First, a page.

††††††††††† Looking back, I view it as a great lesson on life. Sometimes thing are simply out of your control. I knew for a fact I was going to finish that race, or I would die trying. Not even being conscious to make that decision is very frustrating, but it all comes down to your attitude. I initially felt a huge wave of guilt for having had made Luke go through that alone. I felt that I had brought dishonor to the men we were fighting for and their families. How could they have gone through so much and been so strong and here my flesh was so weak I couldnít even finish a little race? But then I realized that you have to look at it a different way. We had fought for them, from day one. We were still able to raise the money, to race in their honor, and we had never given up. Of course the temptation was there, but we had physically gone to the point where we could absolutely go no more. Were mistakes made? Of course. Itís always easy looking back to see what you could have done better. Maybe we should have slept more, maybe I should have drank more and done a better job on keeping myself dry. Thereís always going to be those ďwhat ifís.Ē But we did the best we could with the information and knowledge we had at the time. The lessons we learn from looking back should definitely be taken seriously. They need to be dissected and analyzed so next time, the experience and wisdom we have gained can be put to use. Iím not afraid of making mistakes. Iím afraid of not learning from them, of doing the same thing next time.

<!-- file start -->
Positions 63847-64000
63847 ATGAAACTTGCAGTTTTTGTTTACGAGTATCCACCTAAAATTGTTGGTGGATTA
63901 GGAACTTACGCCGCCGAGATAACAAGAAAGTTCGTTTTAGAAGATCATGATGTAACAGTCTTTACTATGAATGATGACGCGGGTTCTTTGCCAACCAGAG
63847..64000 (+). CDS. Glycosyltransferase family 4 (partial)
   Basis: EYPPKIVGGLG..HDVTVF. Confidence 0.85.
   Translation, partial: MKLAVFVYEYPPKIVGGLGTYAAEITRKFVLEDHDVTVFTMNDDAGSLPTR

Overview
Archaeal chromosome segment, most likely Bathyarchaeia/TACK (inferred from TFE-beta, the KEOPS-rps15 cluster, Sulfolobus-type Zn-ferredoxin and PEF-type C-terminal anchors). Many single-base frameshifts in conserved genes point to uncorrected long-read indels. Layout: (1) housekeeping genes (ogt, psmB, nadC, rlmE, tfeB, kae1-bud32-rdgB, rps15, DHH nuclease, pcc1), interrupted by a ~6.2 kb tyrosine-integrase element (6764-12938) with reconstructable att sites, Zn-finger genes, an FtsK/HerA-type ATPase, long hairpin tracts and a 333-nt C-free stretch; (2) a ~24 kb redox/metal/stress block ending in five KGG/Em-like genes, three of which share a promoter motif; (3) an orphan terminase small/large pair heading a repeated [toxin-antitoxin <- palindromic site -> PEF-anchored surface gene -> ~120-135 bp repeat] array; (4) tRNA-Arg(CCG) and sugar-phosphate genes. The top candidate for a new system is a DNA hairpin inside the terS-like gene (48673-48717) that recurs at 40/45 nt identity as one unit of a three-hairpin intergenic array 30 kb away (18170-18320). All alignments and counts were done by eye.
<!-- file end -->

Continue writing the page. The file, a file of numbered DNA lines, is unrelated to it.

It was extremely hard for me to leave Luke, and I know it was even harder for him. We had already grown close, but when you go through something like that with someone, that bond that youíve created is drastically strengthened. In the end, itís all about how you choose to look at it. Iím extremely grateful for the opportunity that we had to actually test ourselves, to experience true pain. So many people live their lives without ever knowing what it is to embrace true pain. This race was a chance to experience the essence of life, in its truest, rawest form. The fact that we could actually make it purposeful and meaningful makes it that much sweeter. You learn a lot about yourself doing something like this, and self-knowledge is something I believe is necessary to be successful at anything in life, whether leading men into battle or running a race. Iím thankful for the opportunity that the Academy has given us, the absolutely overwhelming support weíve received from our friends, family, the Foundation, and even complete strangers, but most of all, for the example brave men have set by living in such a way that requires an explanation. I know Luke agrees with me when I say that this has honestly been one of the best experiences of my life and a challenge that I will not leave unanswered.